Wild bird feed in the Maxi Zoo online shop
Wild bird feeding: a well-set table for songbirds
Blackbirds, thrushes, finch and starlings: they are all welcome guests in our gardens and on balconies. Their chirping, singing and sometimes also loud bickering creates a lively background noise. With an attractive environment for birds, you get the little singers closer to you. Wild birds particularly appreciate a reliable feeding site near humans. Lured by selected wild bird feed and a bird bath, you don’t have to wait long for feathered visitors. While the birds serve themselves, from a safe distance you have the opportunity to observe the colourful goings-on at the bird house and to study the behaviour of the birds: an intensive experience of nature in your own private environment.
How often should wild birds be fed?
In the cold season, wild birds find little food. For this reason, it is not surprising that many bird lovers would like to support their feathered friends. But how much food is good? Make sure that there is always enough wild bird food available in the bird house. A handful of sprinkled food is usually enough for a small bird house. For larger houses, it can be two or three handfuls. Add a small amount of fresh sprinkled food to the bird house or feed dispenser every day. A mixture of sunflower seeds, flakes, peanuts and various seeds is particularly popular with many native bird species. This mixture is ideal for all-year-round feeding. Suet cakes, which provide a high-energy diet with many natural vitamins, are also ideally suited for year-round feeding.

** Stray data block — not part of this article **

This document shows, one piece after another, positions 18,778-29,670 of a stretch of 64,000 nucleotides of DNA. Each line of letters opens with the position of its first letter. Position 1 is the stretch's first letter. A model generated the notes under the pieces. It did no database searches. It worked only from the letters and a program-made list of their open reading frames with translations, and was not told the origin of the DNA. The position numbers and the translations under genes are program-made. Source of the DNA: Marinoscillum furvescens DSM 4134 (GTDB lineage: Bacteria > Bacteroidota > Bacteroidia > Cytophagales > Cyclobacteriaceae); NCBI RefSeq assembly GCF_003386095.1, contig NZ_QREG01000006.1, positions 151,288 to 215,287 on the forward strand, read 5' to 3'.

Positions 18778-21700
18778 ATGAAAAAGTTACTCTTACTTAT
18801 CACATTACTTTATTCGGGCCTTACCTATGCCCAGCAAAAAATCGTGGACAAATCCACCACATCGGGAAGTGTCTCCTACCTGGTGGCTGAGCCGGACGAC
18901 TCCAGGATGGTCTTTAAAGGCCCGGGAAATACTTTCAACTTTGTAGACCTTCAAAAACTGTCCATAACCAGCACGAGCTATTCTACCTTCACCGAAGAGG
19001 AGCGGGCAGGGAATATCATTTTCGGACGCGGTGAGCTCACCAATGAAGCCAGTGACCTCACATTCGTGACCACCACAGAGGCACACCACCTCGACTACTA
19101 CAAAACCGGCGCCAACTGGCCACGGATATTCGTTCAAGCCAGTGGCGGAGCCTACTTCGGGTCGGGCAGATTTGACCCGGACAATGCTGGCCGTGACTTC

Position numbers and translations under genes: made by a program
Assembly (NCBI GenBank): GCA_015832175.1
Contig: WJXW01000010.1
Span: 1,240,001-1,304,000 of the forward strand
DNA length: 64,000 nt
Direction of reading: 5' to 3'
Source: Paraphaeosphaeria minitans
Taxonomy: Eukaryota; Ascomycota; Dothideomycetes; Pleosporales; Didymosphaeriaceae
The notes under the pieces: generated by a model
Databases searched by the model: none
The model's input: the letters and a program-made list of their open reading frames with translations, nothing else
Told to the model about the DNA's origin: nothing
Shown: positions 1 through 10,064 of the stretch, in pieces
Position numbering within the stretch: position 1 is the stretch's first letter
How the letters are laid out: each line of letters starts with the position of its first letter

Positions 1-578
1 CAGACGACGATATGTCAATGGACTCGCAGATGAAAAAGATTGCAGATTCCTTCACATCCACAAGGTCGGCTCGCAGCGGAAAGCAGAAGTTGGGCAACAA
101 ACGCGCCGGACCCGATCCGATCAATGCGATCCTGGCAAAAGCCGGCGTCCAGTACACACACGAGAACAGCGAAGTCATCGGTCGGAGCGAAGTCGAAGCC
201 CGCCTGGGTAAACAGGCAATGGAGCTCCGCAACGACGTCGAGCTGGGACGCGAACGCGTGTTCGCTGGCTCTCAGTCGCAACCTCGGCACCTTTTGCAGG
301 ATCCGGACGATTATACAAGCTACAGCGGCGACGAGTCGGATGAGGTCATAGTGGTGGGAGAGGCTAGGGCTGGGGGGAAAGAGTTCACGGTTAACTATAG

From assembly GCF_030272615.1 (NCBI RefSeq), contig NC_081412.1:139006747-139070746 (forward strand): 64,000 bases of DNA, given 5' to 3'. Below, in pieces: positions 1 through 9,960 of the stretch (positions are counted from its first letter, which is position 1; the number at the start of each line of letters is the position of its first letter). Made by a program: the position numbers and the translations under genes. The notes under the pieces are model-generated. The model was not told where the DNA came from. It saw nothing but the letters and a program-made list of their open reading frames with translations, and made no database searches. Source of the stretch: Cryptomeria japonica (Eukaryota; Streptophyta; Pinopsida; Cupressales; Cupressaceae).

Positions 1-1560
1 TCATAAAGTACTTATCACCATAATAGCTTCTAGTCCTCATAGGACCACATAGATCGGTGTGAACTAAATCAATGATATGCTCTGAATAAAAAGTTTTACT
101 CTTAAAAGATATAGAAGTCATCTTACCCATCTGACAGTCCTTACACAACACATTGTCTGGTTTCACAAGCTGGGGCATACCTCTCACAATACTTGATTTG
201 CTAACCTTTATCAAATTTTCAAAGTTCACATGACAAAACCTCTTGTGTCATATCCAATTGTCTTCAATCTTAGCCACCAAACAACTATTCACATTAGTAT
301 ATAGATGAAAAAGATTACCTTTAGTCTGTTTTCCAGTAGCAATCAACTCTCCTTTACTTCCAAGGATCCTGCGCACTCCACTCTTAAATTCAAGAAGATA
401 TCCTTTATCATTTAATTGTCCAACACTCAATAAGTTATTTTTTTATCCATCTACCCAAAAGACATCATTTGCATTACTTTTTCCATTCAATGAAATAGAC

Which feed for wild birds is suitable?
Adjust the wild bird food to the seasons. Depending on the season, the need for nutrients that should be contained in the loose food for garden birds changes. While the birds have an increased fat requirement on cold days, they need more protein in spring and summer. Food for wild birds from manufacturers such as MulitFit, PREMIERE or Versele-Laga take this into account in the composition of summer scattering food and bird feed in winter. For example, if the temperatures fall below freezing point, birds reach for fatty food. This is often enriched with soybean oil and provides enough energy on cold winter days for chaffinches, robins and thrushes, for example. Wild birds are also dependent on different types of feed. In general terms, a distinction is drawn between grain and soft foods. Natural goldfinch food therefore has different components from blackbird food. Scattered food mixtures contain something suitable for all birds.